Even in such an inhospitable place, wildlife like these foxes endures.

Beyond the basics of travel preparations, photographers have to fight strong winds that constantly drive dust into their DSLRs. For this reason, Hüdepohl often travels with two bodies to minimize lens changes. He also suggests skin protection since strong UV radiation and clear air make sunburn an ever-present danger. And then, of course, there are the land mines.

“There are still many areas near the border to Peru, Bolivia and Argentina with anti-personal mines,” Hüdepohl explains. “Many of them are marked, but you never know. There’s always the possibility that they have been washed away by rain. The Chilean army has started to remove them, but it will take many years to clear all of them.”

Having taken steps to avoid minefields (maps are available, even online) and keep dust off your camera sensor, Hüdepohl suggests taking the time to prepare and protect yourself for what can be quite a physical challenge. Cold nights in the high desert are a very real issue for both man and machine.

“Be aware of the high altitude,” he says. “San Pedro is already at 2,200 meters. Most of these places are much higher. Camping at 3,500 meters is only advisable after some days of acclimatization if you come from sea level. And when you use hard disks for backup, they’re prone to fail or even crash when used above 3,000 meters. I avoid using them at that altitude and above.”

The good news about Atacama’s altitude is that the climbs don’t have to be grueling. Physical fitness is a requirement, sure, but mountaineering experience is not.

Behind the coastal mountains, you’ll find the real desert, an otherwordly landscape. In fact, NASA is testing Mars vehicles here.

Hüdepohl has created some of his personal favorite images on longer treks that take him far from the coast and across the inland desert into the mountains.

“Across the borders of Argentina and Bolivia into the high plains of the Puna de Atacama,” he says, “there you have huge plains surrounded by volcanoes. The plains themselves are on average 4,000 meters high. You find lagoons, cacti, interesting rock formations, wildlife. In remote areas, you may not see another person for days.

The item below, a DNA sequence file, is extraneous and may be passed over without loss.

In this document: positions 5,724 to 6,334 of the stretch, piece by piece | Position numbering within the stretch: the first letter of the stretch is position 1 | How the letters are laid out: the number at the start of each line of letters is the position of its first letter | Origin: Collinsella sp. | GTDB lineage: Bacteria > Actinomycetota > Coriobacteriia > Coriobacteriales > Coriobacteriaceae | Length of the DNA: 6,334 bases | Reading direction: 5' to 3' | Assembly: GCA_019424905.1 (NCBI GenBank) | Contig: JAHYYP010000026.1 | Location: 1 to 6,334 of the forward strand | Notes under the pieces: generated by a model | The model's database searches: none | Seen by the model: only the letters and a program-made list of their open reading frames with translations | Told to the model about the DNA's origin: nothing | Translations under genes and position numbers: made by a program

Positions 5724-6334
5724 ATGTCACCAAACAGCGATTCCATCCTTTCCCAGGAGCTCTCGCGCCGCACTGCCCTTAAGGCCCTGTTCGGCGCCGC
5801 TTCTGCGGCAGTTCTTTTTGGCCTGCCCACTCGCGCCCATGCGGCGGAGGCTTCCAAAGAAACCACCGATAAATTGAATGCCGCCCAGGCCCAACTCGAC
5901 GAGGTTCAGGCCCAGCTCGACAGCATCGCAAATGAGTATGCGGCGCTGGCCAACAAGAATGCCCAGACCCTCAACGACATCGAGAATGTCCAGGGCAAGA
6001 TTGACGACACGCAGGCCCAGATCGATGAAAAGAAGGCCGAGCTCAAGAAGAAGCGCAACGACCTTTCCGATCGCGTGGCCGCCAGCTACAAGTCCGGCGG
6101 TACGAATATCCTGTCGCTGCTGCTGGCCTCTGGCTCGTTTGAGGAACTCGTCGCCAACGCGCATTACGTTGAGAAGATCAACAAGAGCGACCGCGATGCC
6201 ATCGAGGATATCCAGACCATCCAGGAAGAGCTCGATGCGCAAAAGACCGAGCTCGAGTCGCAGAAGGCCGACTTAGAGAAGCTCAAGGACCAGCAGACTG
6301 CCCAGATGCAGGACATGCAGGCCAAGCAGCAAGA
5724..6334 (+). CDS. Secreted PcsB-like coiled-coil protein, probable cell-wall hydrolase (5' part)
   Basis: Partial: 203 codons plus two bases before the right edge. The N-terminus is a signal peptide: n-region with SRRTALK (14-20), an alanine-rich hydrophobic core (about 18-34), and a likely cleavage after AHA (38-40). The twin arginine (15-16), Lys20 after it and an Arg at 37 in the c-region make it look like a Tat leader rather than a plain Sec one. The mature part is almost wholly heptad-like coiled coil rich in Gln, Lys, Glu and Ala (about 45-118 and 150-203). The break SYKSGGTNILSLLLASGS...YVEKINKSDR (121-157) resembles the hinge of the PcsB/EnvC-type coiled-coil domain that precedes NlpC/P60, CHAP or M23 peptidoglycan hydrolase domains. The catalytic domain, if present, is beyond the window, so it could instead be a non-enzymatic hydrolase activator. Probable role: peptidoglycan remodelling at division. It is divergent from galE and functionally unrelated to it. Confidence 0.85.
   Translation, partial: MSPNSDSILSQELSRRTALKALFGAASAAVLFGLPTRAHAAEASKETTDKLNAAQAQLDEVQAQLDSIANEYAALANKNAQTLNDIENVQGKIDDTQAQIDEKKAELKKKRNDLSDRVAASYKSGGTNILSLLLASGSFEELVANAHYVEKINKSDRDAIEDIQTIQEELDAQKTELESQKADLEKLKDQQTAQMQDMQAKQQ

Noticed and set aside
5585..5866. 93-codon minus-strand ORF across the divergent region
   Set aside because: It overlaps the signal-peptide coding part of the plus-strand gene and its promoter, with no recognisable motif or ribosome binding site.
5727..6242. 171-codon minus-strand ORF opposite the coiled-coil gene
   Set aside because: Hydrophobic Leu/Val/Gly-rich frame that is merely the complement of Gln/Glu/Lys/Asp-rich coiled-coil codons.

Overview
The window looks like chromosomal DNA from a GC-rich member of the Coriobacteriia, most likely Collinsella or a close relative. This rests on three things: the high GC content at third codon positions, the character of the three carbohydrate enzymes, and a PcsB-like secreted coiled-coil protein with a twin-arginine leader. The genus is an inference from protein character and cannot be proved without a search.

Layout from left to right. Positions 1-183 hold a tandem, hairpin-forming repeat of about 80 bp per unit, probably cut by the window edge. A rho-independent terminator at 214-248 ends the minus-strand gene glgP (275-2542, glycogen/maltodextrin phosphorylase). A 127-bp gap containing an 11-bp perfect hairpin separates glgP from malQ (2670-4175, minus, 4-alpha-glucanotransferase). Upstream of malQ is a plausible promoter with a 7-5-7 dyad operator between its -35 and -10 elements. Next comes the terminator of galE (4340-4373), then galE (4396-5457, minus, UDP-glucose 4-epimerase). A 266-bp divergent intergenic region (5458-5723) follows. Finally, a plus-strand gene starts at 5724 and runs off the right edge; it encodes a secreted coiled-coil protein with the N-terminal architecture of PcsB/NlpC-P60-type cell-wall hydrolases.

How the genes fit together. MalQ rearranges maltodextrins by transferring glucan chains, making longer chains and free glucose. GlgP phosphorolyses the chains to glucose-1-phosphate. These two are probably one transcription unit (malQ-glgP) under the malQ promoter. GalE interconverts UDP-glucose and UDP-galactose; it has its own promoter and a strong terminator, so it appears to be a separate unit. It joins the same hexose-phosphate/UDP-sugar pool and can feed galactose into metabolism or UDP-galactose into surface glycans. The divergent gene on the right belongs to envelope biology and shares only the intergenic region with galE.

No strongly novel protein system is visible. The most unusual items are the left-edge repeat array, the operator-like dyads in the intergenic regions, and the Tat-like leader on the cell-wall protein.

“The panorama of Laguna Lejía,” says Hüdepohl of a favorite photograph, “was actually taken the day after I climbed the active volcano Lascar. At this altitude, there’s wind most of the time, so I was very surprised to see for the first time this lagoon as a perfect mirror. I was able to get a perfect reflection of a chain of volcanoes in fantastic morning light. The atmosphere reminded me of scenes of prehistoric times. A few minutes after I took a series of photos, the first wind started to pick up and the mirror was gone.”

Brought on by the rains that can occur between mid-December and mid-March, a desert bloom is a rare sight that may happen only once every five or eight years.

In terms of camera equipment, Hüdepohl’s kit isn’t overly specialized. He shoots with two Nikon bodies and a typical complement of lenses—all of which travel with him by vehicle throughout the region, pared down only when he’s climbing at altitude. When he travels to the coastal portions of Atacama, he’s more apt to use longer lenses for wildlife and macro lenses for close-ups of flora—both of which are abundant there.

“Most of the life you find in the coastal desert,” explains Hüdepohl, “[includes] many different seabirds, Humboldt penguins, sea lions, lizards, guanacos, desert foxes. In the central dry plains, life is scarce. Then again, you find life from San Pedro up to the Altiplano—flamingos and other birds in the lagoons, guanaco and vicuñas, foxes and nandus, viscachas.

“I suggest a visit to Pan de Azúcar National Park at the coast,” he suggests. “This gives a very different aspect of the desert with a lot of cacti and coastal fauna. You can visit the areas where the coastal fog nourishes life. Include Pan de Azúcar, near the coastal town of Chañaral, and one could drive there or fly from Calama to Copiapó, then from Copiapó drive to Pan de Azúcar. Also driving from Antofagasta to Pan de Azúcar is okay, about 400 kilometers on good road.

“Indeed,” Hüdepohl says, “the variety of different types of landscapes makes the Atacama very interesting. You can find the different landscapes—from coast to volcanoes—within about 200 kilometers from west to east.”

Tierra Atacama Hotel & Spa

The Tierra Atacama Hotel & Spa is a perfectly positioned and gorgeous location for photo excursions into the Atacama Desert. This unique hotel is a place where guests from around the world come together to photograph and experience the beauty of the Altiplano and the Atacama Desert. After a day of photographing, hiking, biking, walking or four-wheel touring, the hotel offers guests many ways to relax, with the most luxurious being a visit to the spa. Contact: Tierra Atacama Hotel & Spa, San Pedro de Atacama, Chile,; Telephone: (56-2) 263 0606; Toll-Free USA: (800) 829-5325; Toll-Free Canada: (800) 514-2579; General Information: [email protected]; Reservations: [email protected].

German-born nature photographer Gerhard Hüdepohl moved to the north of Chile, the Atacama Desert, where he dedicates his time to photographing remote and little-known places. His photos have been published in numerous books, magazines and calendars in the U.S., Europe, Chile and elsewhere. You can see more of his images at